Hino, Toyota developing fuel cell-electric tractor

October 6, 2020

Tom Berg


A heavy fuel cell-electric tractor is on the way from Hino Trucks and Toyota Motor North America, which jointly announced the development yesterday.

The tractor, based on Hino’s XL8 chassis, should be ready for introduction in the first half of 2021, said Glenn Ellis, Hino vice president for sales and customer experience, and Takehito Yokoo, senior executive engineer in Toyota’s advanced fuel cell R&D.

The introduction of the fuel cell-electric tractor “is soon for us,” Yokoo said, “but not soon enough for the market. The market needs it now.”

Hino, Toyota developing fuel cell-electric tractor
Using a Toyota fuel cell to generate electricity, a Hino XL-8 tractor is expected to be ready for introduction in the first half of 2021, the two companies announced. Its powertrain will be similar to a Hino heavy truck for Japan. Toyota owns Hino in Japan. (Photo courtesy Toyota Motor North America)

Toyota has been working on fuel cells for more than 20 years and recently sold about 3,000 fuel cell-electric cars in Asia. It has provided hydrogen fuel cells to Kenworth, which is using them in a T680 drayage tractor now being tested in Southern California.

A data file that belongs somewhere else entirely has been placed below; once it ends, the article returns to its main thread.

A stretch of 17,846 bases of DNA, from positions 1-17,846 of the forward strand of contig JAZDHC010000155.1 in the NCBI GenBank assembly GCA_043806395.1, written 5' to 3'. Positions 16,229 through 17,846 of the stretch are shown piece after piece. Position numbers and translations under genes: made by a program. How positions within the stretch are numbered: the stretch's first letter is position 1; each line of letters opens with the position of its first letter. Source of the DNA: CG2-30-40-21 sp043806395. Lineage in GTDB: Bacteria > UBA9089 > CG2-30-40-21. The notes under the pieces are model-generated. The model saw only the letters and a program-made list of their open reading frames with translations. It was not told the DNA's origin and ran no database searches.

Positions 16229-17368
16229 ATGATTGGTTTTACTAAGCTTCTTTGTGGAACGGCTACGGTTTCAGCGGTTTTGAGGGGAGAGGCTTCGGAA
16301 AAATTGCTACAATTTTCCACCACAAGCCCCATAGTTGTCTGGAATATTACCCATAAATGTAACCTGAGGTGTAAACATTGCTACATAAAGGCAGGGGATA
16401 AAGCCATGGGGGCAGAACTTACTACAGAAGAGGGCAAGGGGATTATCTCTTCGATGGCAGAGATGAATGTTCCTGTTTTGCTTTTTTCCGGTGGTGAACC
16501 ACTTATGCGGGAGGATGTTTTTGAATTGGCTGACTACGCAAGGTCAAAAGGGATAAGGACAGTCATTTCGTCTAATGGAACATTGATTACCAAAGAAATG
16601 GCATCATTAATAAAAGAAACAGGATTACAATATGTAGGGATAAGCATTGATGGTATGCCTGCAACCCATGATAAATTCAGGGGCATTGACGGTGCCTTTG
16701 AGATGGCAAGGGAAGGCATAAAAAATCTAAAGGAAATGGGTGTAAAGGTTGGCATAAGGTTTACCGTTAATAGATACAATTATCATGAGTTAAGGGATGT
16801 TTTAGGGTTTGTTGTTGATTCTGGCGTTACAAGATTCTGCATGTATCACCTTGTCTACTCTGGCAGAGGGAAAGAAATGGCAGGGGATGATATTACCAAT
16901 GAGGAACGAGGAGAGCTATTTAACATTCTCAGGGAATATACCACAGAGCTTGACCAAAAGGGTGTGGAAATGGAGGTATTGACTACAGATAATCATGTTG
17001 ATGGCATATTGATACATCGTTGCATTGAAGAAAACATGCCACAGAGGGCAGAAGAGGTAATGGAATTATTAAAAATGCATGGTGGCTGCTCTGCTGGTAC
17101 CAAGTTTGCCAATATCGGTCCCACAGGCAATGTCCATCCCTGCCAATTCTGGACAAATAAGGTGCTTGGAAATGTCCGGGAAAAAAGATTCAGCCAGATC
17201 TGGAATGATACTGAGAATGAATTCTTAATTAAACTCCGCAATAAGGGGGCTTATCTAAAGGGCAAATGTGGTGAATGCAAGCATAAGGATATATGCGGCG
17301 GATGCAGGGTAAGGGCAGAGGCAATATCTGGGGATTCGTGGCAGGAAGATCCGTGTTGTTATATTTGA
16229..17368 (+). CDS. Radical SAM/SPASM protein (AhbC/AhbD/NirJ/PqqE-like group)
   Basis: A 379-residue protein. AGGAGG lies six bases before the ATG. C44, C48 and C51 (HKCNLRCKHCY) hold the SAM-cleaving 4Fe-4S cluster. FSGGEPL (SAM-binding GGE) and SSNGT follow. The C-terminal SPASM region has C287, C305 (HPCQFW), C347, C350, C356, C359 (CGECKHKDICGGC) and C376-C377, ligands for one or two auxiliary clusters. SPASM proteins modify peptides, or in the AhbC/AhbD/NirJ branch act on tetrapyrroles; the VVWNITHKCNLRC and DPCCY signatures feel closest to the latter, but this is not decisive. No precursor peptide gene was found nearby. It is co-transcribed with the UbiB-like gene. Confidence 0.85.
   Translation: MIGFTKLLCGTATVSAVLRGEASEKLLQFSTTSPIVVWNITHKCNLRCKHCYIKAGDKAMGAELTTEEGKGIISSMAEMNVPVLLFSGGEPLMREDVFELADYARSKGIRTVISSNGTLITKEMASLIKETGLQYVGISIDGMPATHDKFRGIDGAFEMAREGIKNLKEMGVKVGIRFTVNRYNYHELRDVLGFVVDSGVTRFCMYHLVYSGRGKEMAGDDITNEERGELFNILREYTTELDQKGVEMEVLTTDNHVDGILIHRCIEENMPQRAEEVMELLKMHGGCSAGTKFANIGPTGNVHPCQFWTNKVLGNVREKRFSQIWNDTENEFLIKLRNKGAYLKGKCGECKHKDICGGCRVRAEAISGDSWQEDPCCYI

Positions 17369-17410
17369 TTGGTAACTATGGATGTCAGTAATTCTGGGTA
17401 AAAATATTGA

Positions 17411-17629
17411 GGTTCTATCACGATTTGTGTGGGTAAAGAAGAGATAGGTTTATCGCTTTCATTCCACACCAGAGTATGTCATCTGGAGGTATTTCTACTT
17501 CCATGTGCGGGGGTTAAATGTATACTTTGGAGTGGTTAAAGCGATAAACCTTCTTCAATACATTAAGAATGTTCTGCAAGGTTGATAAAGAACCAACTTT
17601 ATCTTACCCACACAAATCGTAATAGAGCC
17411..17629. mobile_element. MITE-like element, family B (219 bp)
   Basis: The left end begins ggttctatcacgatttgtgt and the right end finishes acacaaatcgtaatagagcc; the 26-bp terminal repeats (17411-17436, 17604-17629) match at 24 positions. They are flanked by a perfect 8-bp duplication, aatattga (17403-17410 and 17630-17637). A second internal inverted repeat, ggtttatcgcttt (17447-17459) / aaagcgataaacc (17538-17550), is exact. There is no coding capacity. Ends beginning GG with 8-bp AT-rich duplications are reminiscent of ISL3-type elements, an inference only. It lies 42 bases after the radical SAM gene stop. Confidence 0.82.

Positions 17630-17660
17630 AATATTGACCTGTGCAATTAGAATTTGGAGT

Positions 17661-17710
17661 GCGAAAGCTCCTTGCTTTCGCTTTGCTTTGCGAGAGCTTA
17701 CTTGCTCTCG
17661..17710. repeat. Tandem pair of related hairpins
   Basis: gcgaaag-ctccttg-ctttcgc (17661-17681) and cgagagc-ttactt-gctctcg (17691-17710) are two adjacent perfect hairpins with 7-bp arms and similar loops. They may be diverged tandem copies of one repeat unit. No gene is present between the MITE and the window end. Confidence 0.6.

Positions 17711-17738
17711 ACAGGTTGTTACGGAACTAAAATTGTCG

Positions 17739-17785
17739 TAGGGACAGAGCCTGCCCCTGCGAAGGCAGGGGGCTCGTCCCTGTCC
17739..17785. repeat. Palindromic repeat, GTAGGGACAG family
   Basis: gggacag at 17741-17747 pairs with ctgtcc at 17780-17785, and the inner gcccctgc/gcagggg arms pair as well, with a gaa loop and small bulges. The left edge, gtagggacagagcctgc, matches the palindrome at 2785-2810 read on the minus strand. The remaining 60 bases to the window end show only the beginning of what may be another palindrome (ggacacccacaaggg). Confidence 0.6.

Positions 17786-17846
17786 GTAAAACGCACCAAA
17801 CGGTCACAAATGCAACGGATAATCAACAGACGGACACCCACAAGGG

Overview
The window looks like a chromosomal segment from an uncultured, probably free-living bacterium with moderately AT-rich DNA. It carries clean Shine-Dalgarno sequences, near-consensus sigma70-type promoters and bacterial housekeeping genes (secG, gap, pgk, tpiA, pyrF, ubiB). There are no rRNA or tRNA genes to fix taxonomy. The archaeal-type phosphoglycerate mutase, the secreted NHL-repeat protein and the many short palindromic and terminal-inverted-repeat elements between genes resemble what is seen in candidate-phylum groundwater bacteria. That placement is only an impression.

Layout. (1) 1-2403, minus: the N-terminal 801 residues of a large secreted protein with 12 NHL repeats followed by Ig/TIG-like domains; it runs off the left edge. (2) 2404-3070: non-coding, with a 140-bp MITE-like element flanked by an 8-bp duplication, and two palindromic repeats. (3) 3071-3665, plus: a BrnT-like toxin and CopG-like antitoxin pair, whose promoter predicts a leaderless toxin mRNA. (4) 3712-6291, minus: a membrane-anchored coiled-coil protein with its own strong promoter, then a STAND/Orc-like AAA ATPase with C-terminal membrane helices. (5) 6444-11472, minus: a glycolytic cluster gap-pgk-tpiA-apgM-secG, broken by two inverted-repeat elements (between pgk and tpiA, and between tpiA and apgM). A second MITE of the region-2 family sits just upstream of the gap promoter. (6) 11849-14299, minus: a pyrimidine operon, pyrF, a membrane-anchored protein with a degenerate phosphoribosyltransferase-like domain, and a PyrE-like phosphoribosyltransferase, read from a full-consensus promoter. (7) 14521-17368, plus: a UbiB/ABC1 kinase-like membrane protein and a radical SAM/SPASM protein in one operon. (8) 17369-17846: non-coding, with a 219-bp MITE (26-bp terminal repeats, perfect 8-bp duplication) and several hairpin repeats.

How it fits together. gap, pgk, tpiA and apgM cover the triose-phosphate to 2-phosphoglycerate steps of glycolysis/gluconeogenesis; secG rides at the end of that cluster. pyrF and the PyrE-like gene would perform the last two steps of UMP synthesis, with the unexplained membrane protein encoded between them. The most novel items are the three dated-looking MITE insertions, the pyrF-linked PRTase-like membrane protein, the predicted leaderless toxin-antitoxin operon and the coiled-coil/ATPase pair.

Fuel cells generate electricity to run an electric drivetrain, so they provide more range than battery-electric vehicles. Toyota is using hydrogen as fuel for the cell, so an on-board hydrogen supply needs to be replenished like diesel fuel in today’s trucks.

The Hino fuel cell-electric tractor will “deliver exceptional capability without harmful emissions,” Hino said in a statement. “This collaboration expands upon the existing effort to develop a 25-ton FCET (fuel cell-electric truck) for the Japanese market, which was announced earlier this year.

Ellis and Yokoo gave no details on the upcoming tandem-axle tractor’s power and torque outputs or its weight rating. But Hino has a Class 4 battery-electric truck now for sale, and two battery-electric trucks and at least one Class 7 tractor now running in California under its Project Z. The heavier trucks are based on XL7 chassis. They are described in this videoLL

Tom Berg

Tom Berg worked his way through college by driving trucks. Since 1978, he’s been writing about trucks and trucking. He holds a Class A commercial driver’s license and drives trucks as part of story research. While semi-retired, Berg still writes about semis as a contributing editor at Land Line.